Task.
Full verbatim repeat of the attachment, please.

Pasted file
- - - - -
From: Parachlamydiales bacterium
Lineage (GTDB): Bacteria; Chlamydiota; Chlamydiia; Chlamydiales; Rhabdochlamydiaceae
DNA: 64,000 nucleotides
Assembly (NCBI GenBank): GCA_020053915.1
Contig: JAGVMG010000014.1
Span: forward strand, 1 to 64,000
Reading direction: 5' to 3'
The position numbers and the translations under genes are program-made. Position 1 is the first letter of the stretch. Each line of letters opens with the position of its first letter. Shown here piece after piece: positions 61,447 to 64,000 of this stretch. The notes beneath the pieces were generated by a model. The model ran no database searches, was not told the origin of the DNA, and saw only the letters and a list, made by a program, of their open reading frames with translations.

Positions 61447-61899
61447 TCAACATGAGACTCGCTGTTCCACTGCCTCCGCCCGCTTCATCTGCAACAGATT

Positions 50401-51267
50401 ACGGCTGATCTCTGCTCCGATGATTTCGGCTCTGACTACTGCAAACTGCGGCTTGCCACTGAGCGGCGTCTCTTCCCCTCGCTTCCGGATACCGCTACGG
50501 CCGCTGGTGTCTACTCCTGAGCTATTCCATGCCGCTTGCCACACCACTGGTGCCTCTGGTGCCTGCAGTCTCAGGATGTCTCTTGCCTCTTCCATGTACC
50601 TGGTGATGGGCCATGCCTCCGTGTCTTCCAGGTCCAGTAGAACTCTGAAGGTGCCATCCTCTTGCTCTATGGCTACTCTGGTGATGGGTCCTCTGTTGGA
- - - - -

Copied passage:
From: Parachlamydiales bacterium
Lineage (GTDB): Bacteria; Chlamydiota; Chlamydiia; Chlamydiales; Rhabdochlamydiaceae
DNA: 64,000 nucleotides
Assembly (NCBI GenBank): GCA_020053915.1
Contig: JAGVMG010000014.1
Span: forward strand, 1 to 64,000
Reading direction: 5' to 3'
The position numbers and the translations under genes are program-made. Position 1 is the first letter of the stretch. Each line of letters opens with the position of its first letter. Shown here piece after piece: positions 61,447 to 64,000 of this stretch. The notes beneath the pieces were generated by a model. The model ran no database searches, was not told the origin of the DNA, and saw only the letters and a list, made by a program, of their open reading frames with translations.

Positions 61447-61899
61447 TCAACATGAGACTCGCTGTTCCACTGCCTCCGCCCGCTTCATCTGCAACAGATT

Positions 50401-51267
50401 ACGGCTGATCTCTGCTCCGATGATTTCGGCTCTGACTACTGCAAACTGCGGCTTGCCACTGAGCGGCGTCTCTTCCCCTCGCTTCCGGATACCGCTACGG
50501 CCGCTGGTGTCTACTCCTGAGCTATTCCATGCCGCTTGCCACACCACTGGTGCCTCTGGTGCCTGCAGTCTCAGGATGTCTCTTGCCTCTTCCATGTACC
50601 TGGTGATGGGCCATGCCTCCGTGTCTTCCAGGTCCAGTAGAACTCTGAAGGTGCCATCCTCTTGCTCTATGGCTACTCTGGTGATGGGTCCTCTGTTGGA